WHipple-ABACUS, a simple, validated risk score for 30-day mortality after pancreaticoduodenectomy developed using the ACS-NSQIP database.


Conference Paper

BACKGROUND: Pancreaticoduodenectomy needs simple, validated risk models to better identify 30-day mortality. The goal of this study is to develop a simple risk score to predict 30-day mortality after pancreaticoduodenectomy. METHODS: We reviewed cases of pancreaticoduodenectomy from 2005-2012 in the American College of Surgeons-National Surgical Quality Improvement Program databases. Logistic regression was used to identify preoperative risk factors for morbidity and mortality from a development cohort. Scores were created using weighted beta coefficients, and predictive accuracy was assessed on the validation cohort using receiver operator characteristic curves and measuring area under the curve. RESULTS: The 30-day mortality rate was 2.7% for patients who underwent pancreaticoduodenectomy (n = 14,993). We identified 8 independent risk factors. The score created from weighted beta coefficients had an area under the curve of 0.71 (95% confidence interval, 0.66-0.77) on the validation cohort. Using the score WHipple-ABACUS (hypertension With medication + History of cardiac surgery + Age >62 + 2 × Bleeding disorder + Albumin <3.5 g/dL + 2 × disseminated Cancer + 2 × Use of steroids + 2 × Systemic inflammatory response syndrome), mortality rates increase with increasing score (P < .001). CONCLUSION: While other risk scores exist for 30-day mortality after pancreaticoduodenectomy, we present a simple, validated score developed using exclusively preoperative predictors surgeons could use to identify patients at risk for this procedure.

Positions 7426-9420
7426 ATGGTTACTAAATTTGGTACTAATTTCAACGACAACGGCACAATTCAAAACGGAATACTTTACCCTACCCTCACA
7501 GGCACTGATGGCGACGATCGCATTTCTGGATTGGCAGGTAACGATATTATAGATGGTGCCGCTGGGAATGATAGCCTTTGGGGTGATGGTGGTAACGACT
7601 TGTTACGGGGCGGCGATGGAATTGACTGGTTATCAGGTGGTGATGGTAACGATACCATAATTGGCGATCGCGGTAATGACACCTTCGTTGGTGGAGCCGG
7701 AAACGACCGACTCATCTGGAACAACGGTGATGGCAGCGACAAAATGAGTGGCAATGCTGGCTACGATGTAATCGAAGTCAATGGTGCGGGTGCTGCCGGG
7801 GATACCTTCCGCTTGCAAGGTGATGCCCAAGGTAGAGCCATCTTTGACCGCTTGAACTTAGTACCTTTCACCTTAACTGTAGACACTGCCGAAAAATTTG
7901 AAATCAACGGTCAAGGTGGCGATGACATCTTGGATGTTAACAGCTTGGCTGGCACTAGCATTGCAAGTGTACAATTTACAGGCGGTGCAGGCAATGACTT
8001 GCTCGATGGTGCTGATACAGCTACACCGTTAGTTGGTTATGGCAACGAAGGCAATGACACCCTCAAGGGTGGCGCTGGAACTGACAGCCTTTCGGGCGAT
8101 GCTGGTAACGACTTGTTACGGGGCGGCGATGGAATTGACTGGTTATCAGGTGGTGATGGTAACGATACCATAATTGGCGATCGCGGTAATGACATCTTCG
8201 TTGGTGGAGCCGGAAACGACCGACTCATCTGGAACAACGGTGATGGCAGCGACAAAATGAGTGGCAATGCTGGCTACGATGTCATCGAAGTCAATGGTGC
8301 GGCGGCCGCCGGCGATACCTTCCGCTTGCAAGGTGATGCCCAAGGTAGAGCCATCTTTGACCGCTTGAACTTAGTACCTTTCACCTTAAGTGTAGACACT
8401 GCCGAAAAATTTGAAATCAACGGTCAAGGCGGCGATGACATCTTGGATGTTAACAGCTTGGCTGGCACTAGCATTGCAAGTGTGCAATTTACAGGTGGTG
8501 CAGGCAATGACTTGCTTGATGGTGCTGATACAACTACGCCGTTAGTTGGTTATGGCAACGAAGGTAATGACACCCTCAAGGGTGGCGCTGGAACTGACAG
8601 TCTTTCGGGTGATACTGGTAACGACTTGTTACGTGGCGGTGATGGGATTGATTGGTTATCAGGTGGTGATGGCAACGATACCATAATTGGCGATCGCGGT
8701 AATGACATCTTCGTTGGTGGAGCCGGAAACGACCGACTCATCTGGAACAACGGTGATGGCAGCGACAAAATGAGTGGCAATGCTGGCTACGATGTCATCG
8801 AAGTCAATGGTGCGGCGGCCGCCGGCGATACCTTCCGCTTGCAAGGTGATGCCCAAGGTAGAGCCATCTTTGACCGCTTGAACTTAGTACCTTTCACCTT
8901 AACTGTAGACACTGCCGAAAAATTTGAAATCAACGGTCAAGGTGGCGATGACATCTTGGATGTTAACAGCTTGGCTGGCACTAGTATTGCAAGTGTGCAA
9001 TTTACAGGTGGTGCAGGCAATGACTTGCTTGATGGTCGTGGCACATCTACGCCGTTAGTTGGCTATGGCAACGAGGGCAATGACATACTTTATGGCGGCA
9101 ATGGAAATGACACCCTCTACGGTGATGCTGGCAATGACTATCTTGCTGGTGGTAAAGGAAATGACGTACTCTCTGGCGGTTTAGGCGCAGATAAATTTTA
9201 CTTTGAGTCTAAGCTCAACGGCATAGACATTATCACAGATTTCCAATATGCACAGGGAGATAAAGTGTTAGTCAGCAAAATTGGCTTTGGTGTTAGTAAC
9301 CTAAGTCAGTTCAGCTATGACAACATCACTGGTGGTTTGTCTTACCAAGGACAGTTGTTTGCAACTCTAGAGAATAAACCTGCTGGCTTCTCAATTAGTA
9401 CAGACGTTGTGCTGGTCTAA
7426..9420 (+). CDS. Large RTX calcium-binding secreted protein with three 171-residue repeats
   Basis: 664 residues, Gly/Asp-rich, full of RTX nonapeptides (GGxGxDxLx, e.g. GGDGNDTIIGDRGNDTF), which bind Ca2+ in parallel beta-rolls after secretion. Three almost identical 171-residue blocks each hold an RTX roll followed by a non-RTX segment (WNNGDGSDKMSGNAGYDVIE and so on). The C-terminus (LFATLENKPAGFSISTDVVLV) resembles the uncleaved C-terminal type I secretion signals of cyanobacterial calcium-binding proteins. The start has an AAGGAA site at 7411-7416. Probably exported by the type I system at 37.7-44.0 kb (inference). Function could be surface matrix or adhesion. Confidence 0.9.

Full Text

Duke Authors

Cited Authors

  • Gleeson, EM; Shaikh, MF; Shewokis, PA; Clarke, JR; Meyers, WC; Pitt, HA; Bowne, WB

Published Date

  • November 2016

Published In

Volume / Issue

  • 160 / 5

Start / End Page

  • 1279 - 1287

PubMed ID

  • 27544541

Pubmed Central ID

  • 27544541

Electronic International Standard Serial Number (EISSN)

  • 1532-7361

Digital Object Identifier (DOI)

  • 10.1016/j.surg.2016.06.040

Conference Location

  • United States